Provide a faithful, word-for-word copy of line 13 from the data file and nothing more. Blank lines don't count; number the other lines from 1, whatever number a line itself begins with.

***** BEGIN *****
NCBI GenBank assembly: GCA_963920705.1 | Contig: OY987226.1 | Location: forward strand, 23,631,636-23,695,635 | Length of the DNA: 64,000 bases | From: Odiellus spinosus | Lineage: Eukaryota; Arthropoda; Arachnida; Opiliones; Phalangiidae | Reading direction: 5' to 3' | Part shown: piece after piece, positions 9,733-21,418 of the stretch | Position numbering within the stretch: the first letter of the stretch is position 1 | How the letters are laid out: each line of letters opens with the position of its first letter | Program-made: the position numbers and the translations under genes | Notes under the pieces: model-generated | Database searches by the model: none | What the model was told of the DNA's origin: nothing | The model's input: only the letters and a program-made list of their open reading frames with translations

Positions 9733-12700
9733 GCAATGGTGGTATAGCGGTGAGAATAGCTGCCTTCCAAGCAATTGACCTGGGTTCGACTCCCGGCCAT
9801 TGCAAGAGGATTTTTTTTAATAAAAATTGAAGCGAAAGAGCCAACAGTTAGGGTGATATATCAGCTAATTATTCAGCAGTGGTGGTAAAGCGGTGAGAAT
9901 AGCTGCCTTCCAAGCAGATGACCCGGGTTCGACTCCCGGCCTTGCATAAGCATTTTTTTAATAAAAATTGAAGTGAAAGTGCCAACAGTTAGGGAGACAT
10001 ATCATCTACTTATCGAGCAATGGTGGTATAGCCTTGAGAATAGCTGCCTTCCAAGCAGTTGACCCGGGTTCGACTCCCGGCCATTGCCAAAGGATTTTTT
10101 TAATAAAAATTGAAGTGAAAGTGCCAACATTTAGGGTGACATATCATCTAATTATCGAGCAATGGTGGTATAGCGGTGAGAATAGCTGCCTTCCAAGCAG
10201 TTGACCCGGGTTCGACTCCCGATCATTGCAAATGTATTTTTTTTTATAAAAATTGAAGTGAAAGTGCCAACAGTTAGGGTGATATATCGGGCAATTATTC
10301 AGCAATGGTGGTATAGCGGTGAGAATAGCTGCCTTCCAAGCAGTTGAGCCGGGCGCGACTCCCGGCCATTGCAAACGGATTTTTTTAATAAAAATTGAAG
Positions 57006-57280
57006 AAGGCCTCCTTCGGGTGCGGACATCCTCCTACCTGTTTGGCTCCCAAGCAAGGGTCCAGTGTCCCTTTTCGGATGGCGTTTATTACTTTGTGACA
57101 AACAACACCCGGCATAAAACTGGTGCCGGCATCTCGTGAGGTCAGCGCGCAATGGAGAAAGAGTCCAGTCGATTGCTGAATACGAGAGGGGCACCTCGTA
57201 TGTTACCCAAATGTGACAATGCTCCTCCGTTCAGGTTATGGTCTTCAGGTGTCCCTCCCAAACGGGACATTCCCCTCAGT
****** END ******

57201 TGTTACCCAAATGTGACAATGCTCCTCCGTTCAGGTTATGGTCTTCAGGTGTCCCTCCCAAACGGGACATTCCCCTCAGT